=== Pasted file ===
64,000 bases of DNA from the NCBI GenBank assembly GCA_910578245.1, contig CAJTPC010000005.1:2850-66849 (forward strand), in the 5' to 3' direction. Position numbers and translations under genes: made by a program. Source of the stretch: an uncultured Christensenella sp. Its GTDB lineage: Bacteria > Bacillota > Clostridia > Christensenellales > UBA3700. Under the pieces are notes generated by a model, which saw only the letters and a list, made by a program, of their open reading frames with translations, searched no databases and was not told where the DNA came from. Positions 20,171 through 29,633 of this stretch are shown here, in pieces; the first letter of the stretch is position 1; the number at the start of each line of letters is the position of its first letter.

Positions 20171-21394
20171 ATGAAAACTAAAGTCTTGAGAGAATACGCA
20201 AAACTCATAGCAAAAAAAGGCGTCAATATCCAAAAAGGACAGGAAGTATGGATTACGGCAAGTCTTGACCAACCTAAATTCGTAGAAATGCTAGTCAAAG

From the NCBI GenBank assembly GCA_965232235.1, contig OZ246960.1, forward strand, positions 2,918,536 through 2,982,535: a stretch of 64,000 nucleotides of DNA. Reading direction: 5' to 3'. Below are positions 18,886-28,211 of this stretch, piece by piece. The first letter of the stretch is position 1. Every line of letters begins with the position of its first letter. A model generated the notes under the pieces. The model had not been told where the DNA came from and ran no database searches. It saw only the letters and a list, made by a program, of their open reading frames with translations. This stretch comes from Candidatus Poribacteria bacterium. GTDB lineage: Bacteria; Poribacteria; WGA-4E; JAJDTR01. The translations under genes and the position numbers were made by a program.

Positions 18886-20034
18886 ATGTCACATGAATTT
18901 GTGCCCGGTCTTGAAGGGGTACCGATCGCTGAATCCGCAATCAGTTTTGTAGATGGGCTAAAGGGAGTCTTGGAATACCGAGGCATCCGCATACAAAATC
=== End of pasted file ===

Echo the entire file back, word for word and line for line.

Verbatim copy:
64,000 bases of DNA from the NCBI GenBank assembly GCA_910578245.1, contig CAJTPC010000005.1:2850-66849 (forward strand), in the 5' to 3' direction. Position numbers and translations under genes: made by a program. Source of the stretch: an uncultured Christensenella sp. Its GTDB lineage: Bacteria > Bacillota > Clostridia > Christensenellales > UBA3700. Under the pieces are notes generated by a model, which saw only the letters and a list, made by a program, of their open reading frames with translations, searched no databases and was not told where the DNA came from. Positions 20,171 through 29,633 of this stretch are shown here, in pieces; the first letter of the stretch is position 1; the number at the start of each line of letters is the position of its first letter.

Positions 20171-21394
20171 ATGAAAACTAAAGTCTTGAGAGAATACGCA
20201 AAACTCATAGCAAAAAAAGGCGTCAATATCCAAAAAGGACAGGAAGTATGGATTACGGCAAGTCTTGACCAACCTAAATTCGTAGAAATGCTAGTCAAAG

From the NCBI GenBank assembly GCA_965232235.1, contig OZ246960.1, forward strand, positions 2,918,536 through 2,982,535: a stretch of 64,000 nucleotides of DNA. Reading direction: 5' to 3'. Below are positions 18,886-28,211 of this stretch, piece by piece. The first letter of the stretch is position 1. Every line of letters begins with the position of its first letter. A model generated the notes under the pieces. The model had not been told where the DNA came from and ran no database searches. It saw only the letters and a list, made by a program, of their open reading frames with translations. This stretch comes from Candidatus Poribacteria bacterium. GTDB lineage: Bacteria; Poribacteria; WGA-4E; JAJDTR01. The translations under genes and the position numbers were made by a program.

Positions 18886-20034
18886 ATGTCACATGAATTT
18901 GTGCCCGGTCTTGAAGGGGTACCGATCGCTGAATCCGCAATCAGTTTTGTAGATGGGCTAAAGGGAGTCTTGGAATACCGAGGCATCCGCATACAAAATC